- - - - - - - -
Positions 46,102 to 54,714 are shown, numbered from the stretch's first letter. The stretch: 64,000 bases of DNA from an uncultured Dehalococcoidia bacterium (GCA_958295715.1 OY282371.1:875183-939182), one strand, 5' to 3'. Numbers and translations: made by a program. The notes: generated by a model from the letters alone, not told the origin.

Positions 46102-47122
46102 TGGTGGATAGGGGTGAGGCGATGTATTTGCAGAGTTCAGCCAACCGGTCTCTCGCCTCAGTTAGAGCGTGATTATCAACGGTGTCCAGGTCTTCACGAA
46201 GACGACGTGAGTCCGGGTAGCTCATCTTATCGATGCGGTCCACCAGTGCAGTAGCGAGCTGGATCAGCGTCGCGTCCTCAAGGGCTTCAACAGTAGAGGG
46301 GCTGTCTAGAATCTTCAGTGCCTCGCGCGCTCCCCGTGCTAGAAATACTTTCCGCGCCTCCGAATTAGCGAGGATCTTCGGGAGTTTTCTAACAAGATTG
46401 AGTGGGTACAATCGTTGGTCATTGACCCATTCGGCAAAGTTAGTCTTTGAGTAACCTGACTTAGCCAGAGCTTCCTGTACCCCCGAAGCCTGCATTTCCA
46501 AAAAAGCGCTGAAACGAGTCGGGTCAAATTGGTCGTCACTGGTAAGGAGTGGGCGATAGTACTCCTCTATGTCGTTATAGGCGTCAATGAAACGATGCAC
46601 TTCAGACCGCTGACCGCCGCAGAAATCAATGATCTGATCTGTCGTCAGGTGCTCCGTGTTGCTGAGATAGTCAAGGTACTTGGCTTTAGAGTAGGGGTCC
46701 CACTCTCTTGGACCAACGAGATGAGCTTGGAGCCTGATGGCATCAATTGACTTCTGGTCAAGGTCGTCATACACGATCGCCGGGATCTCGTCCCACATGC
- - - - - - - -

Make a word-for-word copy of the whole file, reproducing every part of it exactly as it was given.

Positions 46,102 to 54,714 are shown, numbered from the stretch's first letter. The stretch: 64,000 bases of DNA from an uncultured Dehalococcoidia bacterium (GCA_958295715.1 OY282371.1:875183-939182), one strand, 5' to 3'. Numbers and translations: made by a program. The notes: generated by a model from the letters alone, not told the origin.

Positions 46102-47122
46102 TGGTGGATAGGGGTGAGGCGATGTATTTGCAGAGTTCAGCCAACCGGTCTCTCGCCTCAGTTAGAGCGTGATTATCAACGGTGTCCAGGTCTTCACGAA
46201 GACGACGTGAGTCCGGGTAGCTCATCTTATCGATGCGGTCCACCAGTGCAGTAGCGAGCTGGATCAGCGTCGCGTCCTCAAGGGCTTCAACAGTAGAGGG
46301 GCTGTCTAGAATCTTCAGTGCCTCGCGCGCTCCCCGTGCTAGAAATACTTTCCGCGCCTCCGAATTAGCGAGGATCTTCGGGAGTTTTCTAACAAGATTG
46401 AGTGGGTACAATCGTTGGTCATTGACCCATTCGGCAAAGTTAGTCTTTGAGTAACCTGACTTAGCCAGAGCTTCCTGTACCCCCGAAGCCTGCATTTCCA
46501 AAAAAGCGCTGAAACGAGTCGGGTCAAATTGGTCGTCACTGGTAAGGAGTGGGCGATAGTACTCCTCTATGTCGTTATAGGCGTCAATGAAACGATGCAC
46601 TTCAGACCGCTGACCGCCGCAGAAATCAATGATCTGATCTGTCGTCAGGTGCTCCGTGTTGCTGAGATAGTCAAGGTACTTGGCTTTAGAGTAGGGGTCC
46701 CACTCTCTTGGACCAACGAGATGAGCTTGGAGCCTGATGGCATCAATTGACTTCTGGTCAAGGTCGTCATACACGATCGCCGGGATCTCGTCCCACATGC